The Work/Health Insurance Nexus: A Weak Link for Mexican-Origin Men


  • *Direct all correspondence to Ronald Angel, University of Texas at Austin, Department of Sociology, 460 Burdine, Austin, TX 78712 〈〉. This research was supported, in part, by National Institute of Child Health and Human Development Grants 5 R24 HD042849 and 2 T32 HD007081 awarded to the Population Research Center at the University of Texas at Austin.


Objectives. The employment-based health insurance system of the United States means that those individuals who are disadvantaged in the labor market are also disadvantaged in terms of health insurance coverage. The Mexican-origin population has historically been disadvantaged in both domains. We examine the extent to which low rates of health insurance coverage among Mexican-origin adult male workers are the result of overrepresentation in the types of employment in which coverage is low for everyone.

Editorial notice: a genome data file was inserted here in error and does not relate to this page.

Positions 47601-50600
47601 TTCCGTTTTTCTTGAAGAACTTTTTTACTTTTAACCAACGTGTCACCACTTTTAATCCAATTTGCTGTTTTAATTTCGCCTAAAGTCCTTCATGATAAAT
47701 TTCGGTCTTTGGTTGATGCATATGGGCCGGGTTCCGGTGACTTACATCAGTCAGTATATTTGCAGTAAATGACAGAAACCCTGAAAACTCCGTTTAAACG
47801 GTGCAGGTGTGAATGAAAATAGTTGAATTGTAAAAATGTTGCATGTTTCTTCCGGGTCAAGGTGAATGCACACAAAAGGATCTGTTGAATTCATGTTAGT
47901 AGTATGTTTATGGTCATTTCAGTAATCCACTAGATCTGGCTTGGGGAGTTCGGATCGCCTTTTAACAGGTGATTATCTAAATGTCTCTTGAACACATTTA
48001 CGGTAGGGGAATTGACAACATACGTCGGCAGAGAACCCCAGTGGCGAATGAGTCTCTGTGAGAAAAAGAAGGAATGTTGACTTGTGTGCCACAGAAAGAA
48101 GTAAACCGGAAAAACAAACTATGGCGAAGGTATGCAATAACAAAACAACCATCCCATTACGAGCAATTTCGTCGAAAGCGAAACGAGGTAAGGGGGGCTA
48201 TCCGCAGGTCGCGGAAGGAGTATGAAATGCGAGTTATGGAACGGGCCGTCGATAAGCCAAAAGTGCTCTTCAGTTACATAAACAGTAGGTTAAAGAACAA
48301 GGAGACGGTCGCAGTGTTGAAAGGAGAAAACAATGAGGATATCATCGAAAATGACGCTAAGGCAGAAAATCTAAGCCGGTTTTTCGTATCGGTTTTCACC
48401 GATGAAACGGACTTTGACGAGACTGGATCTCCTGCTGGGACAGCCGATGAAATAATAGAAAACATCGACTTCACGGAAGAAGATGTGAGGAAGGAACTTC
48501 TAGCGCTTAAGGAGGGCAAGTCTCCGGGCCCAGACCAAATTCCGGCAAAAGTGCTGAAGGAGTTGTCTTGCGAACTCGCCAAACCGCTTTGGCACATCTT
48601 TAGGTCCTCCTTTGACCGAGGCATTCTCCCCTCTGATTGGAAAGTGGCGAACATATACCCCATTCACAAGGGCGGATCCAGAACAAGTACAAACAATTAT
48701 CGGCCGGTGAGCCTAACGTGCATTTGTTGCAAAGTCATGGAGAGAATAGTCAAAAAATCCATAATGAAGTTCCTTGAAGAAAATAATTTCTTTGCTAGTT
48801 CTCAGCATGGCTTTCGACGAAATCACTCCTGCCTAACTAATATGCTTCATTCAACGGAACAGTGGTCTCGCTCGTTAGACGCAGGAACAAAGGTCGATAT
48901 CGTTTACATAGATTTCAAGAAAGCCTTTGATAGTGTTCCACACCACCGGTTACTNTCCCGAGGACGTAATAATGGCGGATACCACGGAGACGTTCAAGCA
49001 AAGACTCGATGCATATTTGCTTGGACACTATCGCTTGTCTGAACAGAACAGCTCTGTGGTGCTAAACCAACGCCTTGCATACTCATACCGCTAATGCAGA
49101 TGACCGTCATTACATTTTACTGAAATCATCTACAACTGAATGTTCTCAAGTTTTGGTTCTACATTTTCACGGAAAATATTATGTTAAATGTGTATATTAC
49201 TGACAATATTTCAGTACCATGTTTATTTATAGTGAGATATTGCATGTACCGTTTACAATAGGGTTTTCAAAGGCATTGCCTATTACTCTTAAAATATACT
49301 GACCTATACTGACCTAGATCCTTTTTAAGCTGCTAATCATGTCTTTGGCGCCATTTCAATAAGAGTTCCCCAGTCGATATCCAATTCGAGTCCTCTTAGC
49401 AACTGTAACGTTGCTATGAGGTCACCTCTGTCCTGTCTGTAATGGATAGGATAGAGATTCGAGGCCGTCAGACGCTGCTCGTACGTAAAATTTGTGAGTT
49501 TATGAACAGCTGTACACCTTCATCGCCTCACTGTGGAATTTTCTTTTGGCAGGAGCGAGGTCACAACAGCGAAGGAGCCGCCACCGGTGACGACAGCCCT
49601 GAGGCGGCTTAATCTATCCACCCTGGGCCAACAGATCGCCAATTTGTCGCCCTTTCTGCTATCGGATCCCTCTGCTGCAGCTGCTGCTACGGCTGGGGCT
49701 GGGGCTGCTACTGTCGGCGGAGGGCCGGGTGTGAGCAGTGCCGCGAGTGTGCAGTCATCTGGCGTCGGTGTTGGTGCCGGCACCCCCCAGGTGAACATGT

Methods. We use logistic regression models to analyze data from 80,827 employed Mexican-origin, African-American, and non-Hispanic white men in the 2004 and 2006 Current Population Surveys.

Results. The results suggest that although such overrepresentation contributes to low rates of coverage among Mexican-origin workers, even within employment sectors, industries, and occupations, Mexican-origin workers are less likely to have coverage than non-Hispanic whites or African Americans.

Conclusions. These results make it clear that the health insurance vulnerability of the Mexican-origin population reflects multiple barriers to coverage in addition to those related to employment.